Our second day started very early with a 5:45am alarm call having a very busy schedule itinerary set for the day starting with a 6:50 train from Wakayama. On the way to the station, we called into a seven eleven for breakfast then find the platform for our train which was easy being a smallish station. Our first destination was to Shin-Osaka station taking exactly 1 hour and 17 minutes. There was no need for reserved seats on this train but our next train being a Shinkansen bullet train as our destination was Tokyo we had reserved our seats the night before at the ticket office using our rail passes. Shin-Osaka train station is a very large station being on the main Shinkansen route and is one of the major hubs to travel North or South in Japan. We had exactly 41 minutes to locate the Shinkansen line and our platform for our 8:48am bullet train called Hikari to Tokyo Central. Being used to the Japanese train stations and how to navigate them it only took us a few minutes to find our platform and position of the car number and reserved seat as the train stops exactly at the car numbers which are painted on the platform…Only in Japan.
Tokyo is a fair way up and travelling at speeds of 180 mph had taken 2 hours 54 minutes arriving 11:42am we used this time to do a little laptop work and a cat nap. Our plan after dropping off our cases at our hotel, (which was situated 5 mins walk from the station) for the next three nights was to head out to the Bonsai Museum and village at Omiya district.
Omiya district is a suburb of Tokyo about 40 minutes out by local train. Using our JR passes makes it very easy for us to navigate and use the local trains. All the local trains run on named lines so once you research the line for your destination as in our case was the Ueno-Tokyo line to Toro Station for Omiya then look for the platform number for that line and your away, just jump on the train and away you go.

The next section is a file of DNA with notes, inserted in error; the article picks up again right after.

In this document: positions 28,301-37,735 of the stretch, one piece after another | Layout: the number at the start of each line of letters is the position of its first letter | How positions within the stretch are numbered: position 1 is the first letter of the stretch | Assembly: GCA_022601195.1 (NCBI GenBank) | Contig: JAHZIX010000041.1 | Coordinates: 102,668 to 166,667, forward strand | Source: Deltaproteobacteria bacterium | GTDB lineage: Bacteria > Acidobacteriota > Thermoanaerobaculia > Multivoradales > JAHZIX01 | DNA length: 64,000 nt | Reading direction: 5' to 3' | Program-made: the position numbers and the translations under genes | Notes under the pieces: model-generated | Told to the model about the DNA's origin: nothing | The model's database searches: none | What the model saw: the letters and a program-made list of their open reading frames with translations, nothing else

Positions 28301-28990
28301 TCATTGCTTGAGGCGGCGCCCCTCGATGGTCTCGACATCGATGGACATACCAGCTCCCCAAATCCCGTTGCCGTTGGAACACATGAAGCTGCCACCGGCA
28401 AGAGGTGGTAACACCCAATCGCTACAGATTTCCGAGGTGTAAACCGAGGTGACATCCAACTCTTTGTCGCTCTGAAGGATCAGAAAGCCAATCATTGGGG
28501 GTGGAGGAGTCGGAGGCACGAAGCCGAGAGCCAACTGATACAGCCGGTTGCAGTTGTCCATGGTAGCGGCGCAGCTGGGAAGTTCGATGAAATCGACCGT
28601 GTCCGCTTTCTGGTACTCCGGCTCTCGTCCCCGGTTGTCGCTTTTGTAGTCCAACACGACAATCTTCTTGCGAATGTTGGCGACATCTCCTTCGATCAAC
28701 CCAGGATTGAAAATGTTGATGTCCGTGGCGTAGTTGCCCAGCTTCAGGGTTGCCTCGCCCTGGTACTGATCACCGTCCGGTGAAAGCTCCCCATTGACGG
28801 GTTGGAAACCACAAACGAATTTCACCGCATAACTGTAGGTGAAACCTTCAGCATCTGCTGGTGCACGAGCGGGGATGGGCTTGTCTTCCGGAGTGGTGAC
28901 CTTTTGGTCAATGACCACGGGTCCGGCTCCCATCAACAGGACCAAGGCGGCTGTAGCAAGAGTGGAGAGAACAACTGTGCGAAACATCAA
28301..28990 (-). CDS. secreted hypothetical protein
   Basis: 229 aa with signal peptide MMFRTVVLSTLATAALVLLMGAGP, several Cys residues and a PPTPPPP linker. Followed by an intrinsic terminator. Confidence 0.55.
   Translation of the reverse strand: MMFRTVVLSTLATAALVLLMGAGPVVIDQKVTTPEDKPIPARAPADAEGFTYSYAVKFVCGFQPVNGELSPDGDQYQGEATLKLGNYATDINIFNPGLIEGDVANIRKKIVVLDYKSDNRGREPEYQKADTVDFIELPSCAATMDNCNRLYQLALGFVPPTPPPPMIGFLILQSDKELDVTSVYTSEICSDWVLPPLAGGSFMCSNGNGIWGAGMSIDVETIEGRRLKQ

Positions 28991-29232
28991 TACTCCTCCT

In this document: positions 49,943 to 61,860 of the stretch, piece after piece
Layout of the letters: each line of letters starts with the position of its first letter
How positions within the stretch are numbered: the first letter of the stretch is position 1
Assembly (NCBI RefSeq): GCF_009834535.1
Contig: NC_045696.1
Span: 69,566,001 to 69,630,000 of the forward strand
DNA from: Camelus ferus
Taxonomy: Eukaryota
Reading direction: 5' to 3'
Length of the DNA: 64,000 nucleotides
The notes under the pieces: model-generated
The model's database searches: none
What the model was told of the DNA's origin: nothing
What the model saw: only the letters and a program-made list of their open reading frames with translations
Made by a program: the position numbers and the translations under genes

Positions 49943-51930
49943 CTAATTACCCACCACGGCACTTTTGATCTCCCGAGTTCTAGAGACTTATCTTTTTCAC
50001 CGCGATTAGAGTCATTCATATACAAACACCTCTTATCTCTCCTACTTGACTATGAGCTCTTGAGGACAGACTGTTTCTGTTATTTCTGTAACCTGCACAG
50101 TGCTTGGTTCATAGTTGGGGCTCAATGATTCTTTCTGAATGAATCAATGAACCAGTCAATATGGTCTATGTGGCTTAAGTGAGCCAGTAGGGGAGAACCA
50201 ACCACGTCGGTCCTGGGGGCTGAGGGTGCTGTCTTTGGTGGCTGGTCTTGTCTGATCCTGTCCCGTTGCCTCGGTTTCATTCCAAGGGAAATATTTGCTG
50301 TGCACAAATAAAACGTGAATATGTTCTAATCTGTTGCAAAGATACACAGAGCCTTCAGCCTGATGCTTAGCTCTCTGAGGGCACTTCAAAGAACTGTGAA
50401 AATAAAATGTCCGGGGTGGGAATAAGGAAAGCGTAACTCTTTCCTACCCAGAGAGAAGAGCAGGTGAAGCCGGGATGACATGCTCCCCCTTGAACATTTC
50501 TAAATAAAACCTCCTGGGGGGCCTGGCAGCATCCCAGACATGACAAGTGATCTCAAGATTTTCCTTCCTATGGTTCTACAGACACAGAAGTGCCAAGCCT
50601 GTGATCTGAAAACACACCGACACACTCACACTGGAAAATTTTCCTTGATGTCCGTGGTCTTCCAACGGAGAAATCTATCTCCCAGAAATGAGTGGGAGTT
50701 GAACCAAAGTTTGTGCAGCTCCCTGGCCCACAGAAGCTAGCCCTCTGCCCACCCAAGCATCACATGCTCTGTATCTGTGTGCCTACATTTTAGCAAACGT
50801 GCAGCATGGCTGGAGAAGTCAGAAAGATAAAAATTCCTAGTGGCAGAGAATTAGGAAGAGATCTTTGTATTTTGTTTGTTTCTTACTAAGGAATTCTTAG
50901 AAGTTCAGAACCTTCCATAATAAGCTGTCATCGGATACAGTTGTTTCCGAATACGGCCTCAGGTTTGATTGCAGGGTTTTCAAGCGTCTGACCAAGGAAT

The bonsai village was a short 10 minute’s walk and the first stop was the bonsai museum as you could pick up a map for the locations for the bonsai nurseries. The museum had an entry fee of just 310 yen which is about £2. The museum was very educational regarding the beginning of bonsai in Japan and how the names, styles, etc came about. Unfortunately taking pictures inside was not allowed. But outside they had a walkaround garden with mostly large bonsai of a considerable age on show and taking pictures was allowed. The average age of the trees on show was between 100 to 300 years old!! They had a white pine that was over 800 years old from seed… get your heads round that!! We’ll let the pics talk next!
Moving on to the bonsai nurseries there were approximately 6 bonsai nurseries located around this very nice suburb all walking distance so we set off with our map in hand and had a quick look in them all. Some really nice trees were on show mostly for sale too, sadly again no photographs were allowed which was such a shame. Unlike last year where we visited Takamatu which had so many more nurseries and pine farms with taking pictures being allowed making this a much better area to visit if anyone is thinking of visiting bonsai nurseries in the future!
After this our plan was to visit a part of downtown Tokyo called Shinjuku this is a very busy entertainment area with neon lights on the buildings making it a cool place. Timing was to get there just on dark which was easy as it was the same train line just a few stops past the main central station we had started earlier.
When we arrived, it was just getting dark the place was absolutely buzzing with people mostly Japanese but a few foreigners, we did not hear anyone from England speaking. After taking a few pictures and a little coffee break it was time to head back to the hotel but first we found a really nice restaurant as we were both famished from the days exertion.
This day we walked just over 7.2 miles.
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